The estate planning process can be very emotional and is filled with lots of what-ifs and worst-case scenarios. One of the more important decisions in the process, and one that often does not get enough attention, is selecting a Trustee if your planning includes Trusts.
Unfortunately, there is no silver bullet answer to picking a Trustee but at a high level you have two options – an individual person or a corporate trustee.
The individual trustee could be a trusted friend, family member, or a professional that you work with, and often these are the first people that come to mind. When selecting an individual trustee, it’s important to find someone who is savvy enough to understand the investment, tax, and legal aspects of the Trustee as well as someone who is impartial and willing to uphold the terms of the Trust you laid out. This can sometimes be uncomfortable if a friend or family member has to say no to a request from a beneficiary.
Corporate Trustees can be especially helpful in the latter scenario, as denying a request has no impact on the family dynamic and avoids any emotional arguments. Corporate Trustees also have the experience, expertise, and resources to ensure that the terms of the Trust are abided by. One of the more difficult tasks of a Trustee is having to balance the needs of the current beneficiaries and future beneficiaries within the Trust, and a Corporate Trustee can approach this issue with complete objectivity.
Continuity is another major benefit of a Corporate Trustee. It is not unusual for a Trust to last multiple decades and it can be difficult to find an individual to act as Trustee over this period. Having a Corporate Trustee in place ensures continuity on both the administration and investment management of the Trust.
The good news is that you also have a third option – having both. A trusted individual and a Corporate Trustee can act together as Co-Trustees, allowing you to have the best of both worlds – an objective Corporate Trustee and an individual that understands the needs of your family.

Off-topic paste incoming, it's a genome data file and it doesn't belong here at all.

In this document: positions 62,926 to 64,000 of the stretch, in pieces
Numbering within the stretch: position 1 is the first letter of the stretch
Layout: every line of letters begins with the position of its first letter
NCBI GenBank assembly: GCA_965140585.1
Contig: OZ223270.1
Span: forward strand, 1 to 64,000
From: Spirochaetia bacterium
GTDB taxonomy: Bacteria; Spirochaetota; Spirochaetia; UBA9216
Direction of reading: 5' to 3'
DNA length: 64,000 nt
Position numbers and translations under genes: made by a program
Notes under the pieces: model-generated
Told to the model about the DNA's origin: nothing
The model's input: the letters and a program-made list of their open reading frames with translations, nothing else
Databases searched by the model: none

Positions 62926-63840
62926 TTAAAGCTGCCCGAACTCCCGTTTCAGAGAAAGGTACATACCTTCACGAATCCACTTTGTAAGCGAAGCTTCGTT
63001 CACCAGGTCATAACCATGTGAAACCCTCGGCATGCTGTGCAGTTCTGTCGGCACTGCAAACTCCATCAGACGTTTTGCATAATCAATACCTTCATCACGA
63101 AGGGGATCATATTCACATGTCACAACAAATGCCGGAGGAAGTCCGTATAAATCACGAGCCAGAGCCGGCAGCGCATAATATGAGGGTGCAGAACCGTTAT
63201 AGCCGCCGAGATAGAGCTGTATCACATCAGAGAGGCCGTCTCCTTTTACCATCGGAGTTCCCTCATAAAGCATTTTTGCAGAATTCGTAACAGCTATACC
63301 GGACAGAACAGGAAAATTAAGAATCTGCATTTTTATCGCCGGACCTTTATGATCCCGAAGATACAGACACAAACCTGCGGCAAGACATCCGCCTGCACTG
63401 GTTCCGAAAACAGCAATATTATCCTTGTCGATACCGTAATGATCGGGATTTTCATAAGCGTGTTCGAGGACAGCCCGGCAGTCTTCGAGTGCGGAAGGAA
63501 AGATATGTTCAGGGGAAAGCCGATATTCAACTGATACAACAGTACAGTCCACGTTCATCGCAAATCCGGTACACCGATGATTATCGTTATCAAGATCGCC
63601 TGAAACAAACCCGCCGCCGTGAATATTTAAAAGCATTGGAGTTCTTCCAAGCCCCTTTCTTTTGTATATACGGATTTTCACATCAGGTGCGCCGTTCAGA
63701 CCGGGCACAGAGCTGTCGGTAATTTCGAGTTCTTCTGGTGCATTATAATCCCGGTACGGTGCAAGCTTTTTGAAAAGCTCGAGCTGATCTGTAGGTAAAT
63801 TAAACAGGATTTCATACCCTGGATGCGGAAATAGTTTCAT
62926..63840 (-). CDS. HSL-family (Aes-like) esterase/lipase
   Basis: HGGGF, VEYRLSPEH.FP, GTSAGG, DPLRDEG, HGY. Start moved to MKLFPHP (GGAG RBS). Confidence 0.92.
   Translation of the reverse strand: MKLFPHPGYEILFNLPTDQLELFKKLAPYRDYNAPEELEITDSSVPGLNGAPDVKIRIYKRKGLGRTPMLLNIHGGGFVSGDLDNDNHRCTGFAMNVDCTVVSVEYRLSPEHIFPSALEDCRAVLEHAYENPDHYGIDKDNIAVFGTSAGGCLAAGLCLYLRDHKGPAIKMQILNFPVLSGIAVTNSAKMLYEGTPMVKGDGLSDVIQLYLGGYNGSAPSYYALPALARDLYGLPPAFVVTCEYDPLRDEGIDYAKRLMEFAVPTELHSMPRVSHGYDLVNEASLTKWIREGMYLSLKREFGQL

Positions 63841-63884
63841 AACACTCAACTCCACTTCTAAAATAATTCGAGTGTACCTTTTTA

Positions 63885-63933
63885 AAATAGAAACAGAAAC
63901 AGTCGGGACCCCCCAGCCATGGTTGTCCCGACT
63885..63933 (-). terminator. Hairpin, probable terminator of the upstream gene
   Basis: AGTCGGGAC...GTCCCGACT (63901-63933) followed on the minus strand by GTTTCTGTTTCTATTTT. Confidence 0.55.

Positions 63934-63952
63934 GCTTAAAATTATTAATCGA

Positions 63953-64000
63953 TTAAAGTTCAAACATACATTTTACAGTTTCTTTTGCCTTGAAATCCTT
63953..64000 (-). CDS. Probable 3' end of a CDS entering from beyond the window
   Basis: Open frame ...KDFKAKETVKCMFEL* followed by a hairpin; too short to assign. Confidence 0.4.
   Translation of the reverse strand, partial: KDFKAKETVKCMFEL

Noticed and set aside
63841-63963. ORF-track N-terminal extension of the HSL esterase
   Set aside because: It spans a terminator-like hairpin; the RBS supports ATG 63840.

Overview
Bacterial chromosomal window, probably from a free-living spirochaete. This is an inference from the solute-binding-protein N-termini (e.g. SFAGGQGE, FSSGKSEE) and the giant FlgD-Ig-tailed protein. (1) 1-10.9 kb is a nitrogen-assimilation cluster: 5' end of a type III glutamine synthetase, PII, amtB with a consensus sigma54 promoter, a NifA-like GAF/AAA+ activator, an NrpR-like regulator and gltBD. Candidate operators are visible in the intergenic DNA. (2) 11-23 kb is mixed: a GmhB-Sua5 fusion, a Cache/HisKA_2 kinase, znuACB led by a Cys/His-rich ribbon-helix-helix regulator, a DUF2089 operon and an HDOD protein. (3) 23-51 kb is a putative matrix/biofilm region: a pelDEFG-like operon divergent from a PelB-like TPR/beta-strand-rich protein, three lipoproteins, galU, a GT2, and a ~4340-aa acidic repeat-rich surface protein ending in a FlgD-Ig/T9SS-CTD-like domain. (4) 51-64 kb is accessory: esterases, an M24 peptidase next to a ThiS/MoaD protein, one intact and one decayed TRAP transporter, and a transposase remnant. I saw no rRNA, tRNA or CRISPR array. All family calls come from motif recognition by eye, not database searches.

If you have questions about selecting a Trustee or want to learn more about RegentAtlantic Private Trust, please contact your Wealth Advisor.
Additional Important Information
The decision to establish a trust and the selection of trustees is a complicated and sometimes irrevocable decision. It is critical that you consult with a legal and/or tax professional of your choosing prior to establishing a trust with RegentAtlantic Private Trust. RegentAtlantic does not provide, and this information should not be construed as, legal or tax advice and should not be solely relied upon to make this decision.
RegentAtlantic Private Trust is a Trust Representative Office of National Advisors Trust Company (NATC). RegentAtlantic and NATC are separate and unaffiliated companies and are not responsible for each other’s policies and services. Investment advisory services offered through RegentAtlantic, an SEC Registered Investment Adviser. Please note that registration with the SEC does not imply a certain level of skill or training.
Important disclosure information
Please remember that different types of investments involve varying degrees of risk, including the loss of money invested. Past performance may not be indicative of future results. Therefore, it should not be assumed that future performance of any specific investment or investment strategy, including the investments or investment strategies recommended or undertaken by RegentAtlantic Capital, LLC (“RegentAtlantic”) will be profitable.
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This article is not a substitute for personalized advice from RegentAtlantic. This article is current only as of the date on which it was sent. The statements and opinions expressed are, however, subject to change without notice based on market and other conditions and may differ from opinions expressed in other businesses and activities of RegentAtlantic. Descriptions of RegentAtlantic’s process and strategies are based on general practice and we may make exceptions in specific cases.
RegentAtlantic does not provide legal or tax advice. Please consult with a legal and or tax professional of your choosing prior to implementing any of the strategies discussed in this article.